The Senate approved a short-term spending bill Thursday afternoon with less than 12 hours to spare before a government shutdown deadline, aligning their proposal with a House bill and sending it to President Trump’s desk.
The measure was passed on a 74-20 vote.
The U.S. government is funded through 11:59:59 p.m. ET Thursday night. Lawmakers in the Democrat-controlled House and the GOP-controlled Senate have struggled to reconcile their differences on spending, particularly on Trump’s continued demand for border wall funding. That was also the cause of the government shutdown last winter after Trump decided last-minute he would not sign a bill that didn’t include funding for a border wall. Trump has indicated he would sign the bill the Senate just passed, but if he does not it would be the third government shutdown under his administration.
Rep. Nita Lowey, D-N.Y., said last week that the measure “is necessary to keep government open as we work towards completing the appropriations process.”
Senate Majority Leader Mitch McConnell, R-Ky., walks to the chamber on the morning after House and Senate negotiators worked out a border security compromise hoping to avoid another government shutdown, at the Capitol in in Washington, Tuesday, Feb. 12, 2019. (AP Photo/J. Scott Applewhite)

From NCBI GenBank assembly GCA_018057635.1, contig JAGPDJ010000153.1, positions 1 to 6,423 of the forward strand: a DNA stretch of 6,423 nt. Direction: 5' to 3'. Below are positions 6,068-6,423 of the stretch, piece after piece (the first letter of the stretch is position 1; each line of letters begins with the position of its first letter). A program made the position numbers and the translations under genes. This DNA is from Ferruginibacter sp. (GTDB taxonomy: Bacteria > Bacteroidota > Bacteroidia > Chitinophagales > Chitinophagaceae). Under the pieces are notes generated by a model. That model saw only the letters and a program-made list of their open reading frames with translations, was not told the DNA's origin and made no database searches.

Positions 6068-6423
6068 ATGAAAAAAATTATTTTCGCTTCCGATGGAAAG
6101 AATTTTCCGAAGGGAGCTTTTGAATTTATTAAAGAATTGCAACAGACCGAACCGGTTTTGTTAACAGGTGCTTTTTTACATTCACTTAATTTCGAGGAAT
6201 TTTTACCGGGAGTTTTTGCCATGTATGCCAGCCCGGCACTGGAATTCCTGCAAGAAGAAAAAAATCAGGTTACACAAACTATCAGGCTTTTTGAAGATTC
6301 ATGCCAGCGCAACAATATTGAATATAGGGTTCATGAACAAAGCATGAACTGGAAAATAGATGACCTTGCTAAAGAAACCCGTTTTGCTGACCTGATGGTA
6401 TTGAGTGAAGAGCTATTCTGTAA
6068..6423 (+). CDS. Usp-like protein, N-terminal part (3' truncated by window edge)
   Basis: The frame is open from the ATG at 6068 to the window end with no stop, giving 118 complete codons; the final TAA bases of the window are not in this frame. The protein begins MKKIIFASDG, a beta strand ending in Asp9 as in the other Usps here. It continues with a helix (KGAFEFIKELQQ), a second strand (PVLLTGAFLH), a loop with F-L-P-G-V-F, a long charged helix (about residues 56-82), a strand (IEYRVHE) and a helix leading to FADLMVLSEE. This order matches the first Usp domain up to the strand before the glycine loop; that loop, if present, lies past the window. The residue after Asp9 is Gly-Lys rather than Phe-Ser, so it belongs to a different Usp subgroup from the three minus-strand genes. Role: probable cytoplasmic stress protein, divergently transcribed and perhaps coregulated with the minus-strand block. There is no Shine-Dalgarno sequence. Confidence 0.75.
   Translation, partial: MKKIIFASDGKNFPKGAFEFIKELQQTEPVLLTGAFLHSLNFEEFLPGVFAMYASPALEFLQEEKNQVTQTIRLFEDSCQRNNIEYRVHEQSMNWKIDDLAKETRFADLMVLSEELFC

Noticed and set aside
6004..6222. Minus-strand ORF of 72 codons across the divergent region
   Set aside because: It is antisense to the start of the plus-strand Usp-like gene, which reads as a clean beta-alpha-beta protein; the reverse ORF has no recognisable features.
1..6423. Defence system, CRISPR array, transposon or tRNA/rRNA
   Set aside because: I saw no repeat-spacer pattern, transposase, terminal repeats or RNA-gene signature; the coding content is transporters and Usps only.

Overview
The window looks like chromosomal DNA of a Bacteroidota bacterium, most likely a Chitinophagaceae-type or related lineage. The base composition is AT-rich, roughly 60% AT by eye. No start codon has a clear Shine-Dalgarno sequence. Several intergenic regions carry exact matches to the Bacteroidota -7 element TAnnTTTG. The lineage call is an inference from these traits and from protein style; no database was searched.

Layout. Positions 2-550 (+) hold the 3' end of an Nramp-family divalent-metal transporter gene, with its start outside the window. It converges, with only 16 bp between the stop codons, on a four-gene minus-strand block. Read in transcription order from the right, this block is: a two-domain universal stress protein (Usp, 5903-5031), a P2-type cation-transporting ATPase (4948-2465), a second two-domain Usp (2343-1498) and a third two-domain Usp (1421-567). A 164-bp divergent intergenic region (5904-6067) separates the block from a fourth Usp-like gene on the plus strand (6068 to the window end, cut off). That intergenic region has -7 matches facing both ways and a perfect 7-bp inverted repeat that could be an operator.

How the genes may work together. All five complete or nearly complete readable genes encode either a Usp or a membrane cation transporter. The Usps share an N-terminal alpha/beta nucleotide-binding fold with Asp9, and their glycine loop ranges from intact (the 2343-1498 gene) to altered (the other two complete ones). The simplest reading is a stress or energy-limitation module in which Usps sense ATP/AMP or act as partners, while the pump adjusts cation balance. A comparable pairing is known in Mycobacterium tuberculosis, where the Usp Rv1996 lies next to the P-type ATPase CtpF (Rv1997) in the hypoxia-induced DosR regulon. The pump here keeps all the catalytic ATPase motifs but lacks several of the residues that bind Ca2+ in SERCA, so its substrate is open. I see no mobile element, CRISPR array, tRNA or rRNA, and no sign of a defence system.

The bill would fund the government through Dec. 20, setting up yet another late-year showdown over government spending for which border wall funding will likely be center stage. At that point, it’s likely impeachment will still be at the forefront of Congress’ agenda, whether it is still in the House or is shifted to the Senate for a trial by then.
The measure passed Thursday contains an assortment of technical provisions to ensure spending on the decennial U.S. Census can ramp up despite delays in the agency’s full-year funding bill. It also reverses a planned cut in highway spending next year and offers greater assurances about funding a 3.1 percent pay raise for the military that takes effect Jan. 1.
It also extends surveillance-related provisions of the Foreign Intelligence Surveillance Act that expire Dec. 15 for another three months, including a provision allowing the government to gain access to business records and conduct roving wiretaps of people trying to duck surveillance.
The provision has drawn criticism from some members of Congress, including Rep. Justin Amash, I-Mich., who have opposed the warrantless surveillance the act allows as unconstitutional.
“The House’s short-term spending bill (continuing resolution/CR) extends expiring, unconstitutional provisions of the Patriot Act until March 15, 2020,” he tweeted earlier this week. “The Patriot Act shouldn’t be extended even for one more day. Every representative in Congress should oppose this legislation.”
Fox News Chad Pergram and Andrew O’Reilly and The Associated Press contributed to this report.